Sometimes the best way to teach curriculum is to leave the classroom and get some hands-on experience.
On Tuesday, some of Rockland County's best and brightest science students traveled to the Piermont Pier to study the Hudson River. These students who are enrolled in Advanced Placement (AP) Environmental Studies and AP Biology left their classrooms behind to get in some field work. They worked along side a number of top scientists to study the health of the Hudson.
"To get the most out of class, we need to get out into the environment and do the experiments," said Pearl River senior Erin Garvey.
Classmate Emily Davan added, "Environmental Studies is a field science and the best way to learn is to get out there and do things ourselves."
It was the ninth annual "Day in the Life of the Hudson River." The event began in 2003 with approximately 300 students participating. Currently over 3000 students are involved and they worked at 65 different sites along the Hudson River from New York City to Troy.
The event is coordinated by the Hudson River Estuary Program of the New York State Department of Environmental Conservation and Lamont-Doherty Earth Observatory. The day began with a welcome and orientation provided by local coordinator Margie Turrin from Lamont-Doherty.
"Today the Hudson is our classroom" said Turrin. "The data you collect will be used to assess the health of the Hudson River."
Turrin quickly divided the students representing Clarkstown South, Pearl River, and Tappan Zee High Schools into groups that would rotate through five stations during the course of the day. The stations were: fish, coring, chemistry, tides and plankton.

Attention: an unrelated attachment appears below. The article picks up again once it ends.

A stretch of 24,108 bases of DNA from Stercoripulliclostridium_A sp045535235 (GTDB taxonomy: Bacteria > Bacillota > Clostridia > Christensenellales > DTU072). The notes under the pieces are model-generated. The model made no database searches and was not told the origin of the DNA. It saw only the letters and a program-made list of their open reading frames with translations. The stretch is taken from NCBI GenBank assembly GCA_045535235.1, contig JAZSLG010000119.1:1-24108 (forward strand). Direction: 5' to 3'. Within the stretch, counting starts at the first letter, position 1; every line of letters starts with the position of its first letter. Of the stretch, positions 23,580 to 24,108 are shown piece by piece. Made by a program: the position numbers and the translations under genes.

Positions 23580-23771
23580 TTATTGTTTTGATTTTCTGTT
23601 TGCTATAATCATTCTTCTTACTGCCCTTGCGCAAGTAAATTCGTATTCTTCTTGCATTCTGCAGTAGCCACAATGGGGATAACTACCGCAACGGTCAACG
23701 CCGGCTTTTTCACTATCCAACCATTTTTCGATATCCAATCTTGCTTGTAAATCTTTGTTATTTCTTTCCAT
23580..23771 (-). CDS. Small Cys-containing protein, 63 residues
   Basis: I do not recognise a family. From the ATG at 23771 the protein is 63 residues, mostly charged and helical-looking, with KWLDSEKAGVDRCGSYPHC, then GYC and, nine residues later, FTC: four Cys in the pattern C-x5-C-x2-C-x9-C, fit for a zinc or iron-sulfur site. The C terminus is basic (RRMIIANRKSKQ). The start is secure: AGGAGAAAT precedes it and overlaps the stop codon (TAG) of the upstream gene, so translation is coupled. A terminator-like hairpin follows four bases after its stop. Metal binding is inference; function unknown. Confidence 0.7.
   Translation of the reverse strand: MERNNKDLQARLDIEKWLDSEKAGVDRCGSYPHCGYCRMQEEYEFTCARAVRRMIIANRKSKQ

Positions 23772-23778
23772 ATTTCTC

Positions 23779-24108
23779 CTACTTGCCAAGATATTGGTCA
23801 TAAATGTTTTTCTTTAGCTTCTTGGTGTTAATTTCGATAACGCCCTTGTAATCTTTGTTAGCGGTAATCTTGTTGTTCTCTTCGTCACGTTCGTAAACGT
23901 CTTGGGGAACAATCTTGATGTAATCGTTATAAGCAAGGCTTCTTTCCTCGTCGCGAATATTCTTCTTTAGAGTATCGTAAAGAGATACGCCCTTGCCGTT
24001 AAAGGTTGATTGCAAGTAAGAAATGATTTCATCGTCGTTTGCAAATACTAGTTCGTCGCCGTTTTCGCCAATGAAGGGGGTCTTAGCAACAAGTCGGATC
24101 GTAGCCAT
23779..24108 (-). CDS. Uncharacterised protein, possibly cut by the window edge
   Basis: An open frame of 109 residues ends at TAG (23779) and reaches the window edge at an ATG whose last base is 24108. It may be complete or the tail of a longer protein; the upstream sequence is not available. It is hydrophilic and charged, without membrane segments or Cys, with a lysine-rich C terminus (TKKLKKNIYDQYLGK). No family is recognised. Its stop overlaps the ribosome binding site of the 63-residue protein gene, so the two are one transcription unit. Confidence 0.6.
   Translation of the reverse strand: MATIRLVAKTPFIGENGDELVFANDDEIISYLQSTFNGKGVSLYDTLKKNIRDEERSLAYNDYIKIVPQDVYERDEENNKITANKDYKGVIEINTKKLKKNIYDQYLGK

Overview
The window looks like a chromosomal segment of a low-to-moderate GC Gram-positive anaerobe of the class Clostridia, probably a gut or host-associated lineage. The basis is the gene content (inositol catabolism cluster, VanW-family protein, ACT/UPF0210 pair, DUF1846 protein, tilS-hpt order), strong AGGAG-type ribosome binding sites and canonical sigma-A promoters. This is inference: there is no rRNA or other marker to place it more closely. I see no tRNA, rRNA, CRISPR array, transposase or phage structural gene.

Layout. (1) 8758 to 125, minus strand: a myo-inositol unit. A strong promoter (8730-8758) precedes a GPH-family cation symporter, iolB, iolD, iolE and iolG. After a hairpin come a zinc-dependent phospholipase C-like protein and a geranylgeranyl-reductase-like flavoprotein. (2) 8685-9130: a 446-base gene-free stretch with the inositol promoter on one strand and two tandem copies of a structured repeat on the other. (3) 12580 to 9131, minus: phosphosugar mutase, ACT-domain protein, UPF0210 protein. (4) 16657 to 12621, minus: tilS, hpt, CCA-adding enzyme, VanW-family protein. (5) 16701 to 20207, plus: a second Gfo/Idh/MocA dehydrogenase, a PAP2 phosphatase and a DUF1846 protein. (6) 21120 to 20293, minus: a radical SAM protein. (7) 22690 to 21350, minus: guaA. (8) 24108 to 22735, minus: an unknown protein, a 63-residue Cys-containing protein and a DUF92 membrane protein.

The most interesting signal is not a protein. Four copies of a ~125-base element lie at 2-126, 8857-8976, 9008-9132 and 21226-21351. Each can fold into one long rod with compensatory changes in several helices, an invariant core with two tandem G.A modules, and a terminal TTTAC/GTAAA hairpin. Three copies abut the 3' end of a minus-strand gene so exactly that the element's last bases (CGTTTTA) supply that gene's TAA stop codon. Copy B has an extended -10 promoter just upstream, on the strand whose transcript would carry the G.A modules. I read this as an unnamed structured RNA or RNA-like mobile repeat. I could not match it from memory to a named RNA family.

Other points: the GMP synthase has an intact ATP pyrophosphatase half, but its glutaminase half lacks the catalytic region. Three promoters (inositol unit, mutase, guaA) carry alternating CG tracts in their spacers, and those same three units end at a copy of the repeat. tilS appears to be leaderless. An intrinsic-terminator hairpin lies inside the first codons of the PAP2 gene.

"The study of plankton is new this year," said Teacher Tom Mullane. "The students will collect phytoplankton and zooplankton and look at their samples under stereoscopes."
Students collected deep and shallow water samples and tested them for pH, dissolved oxygen, nitrates, phosphates, alkalinity and salinity.
"It's nice to see the students put their chemistry skills to work out in the field," said McCaffrey.
A group of students from Tappan Zee High School shared the list of fish they caught while seining. They caught striped bass, silversides, killifish, naked goby, perch and eel. All were measured and then quickly returned to the water.
Students from Clarkstown South explained that at the turbidity station they found a large amount of mud, clay, and gravel in the water, a small amount of wood and shells and no sand.
Pearl River students clearly identified their objective at the tides station. They measured the change in current and tide height. They identified a "flood tide" and discussed how the tides are affected by the moon.
"The information the students gathered today will help us manage the Hudson River," said Frances Dunwell, Hudson River Estuary Coordinator. "We will use the data taken today to help make the Hudson River a greater part of the community."
"In the last ten years or so, more people are getting out on the Hudson," said Turrin. "It is more swimable, fishable, and recreational."
Students compared data recorded today with that from past years. Their conclusion was that the Hudson is looking healthier.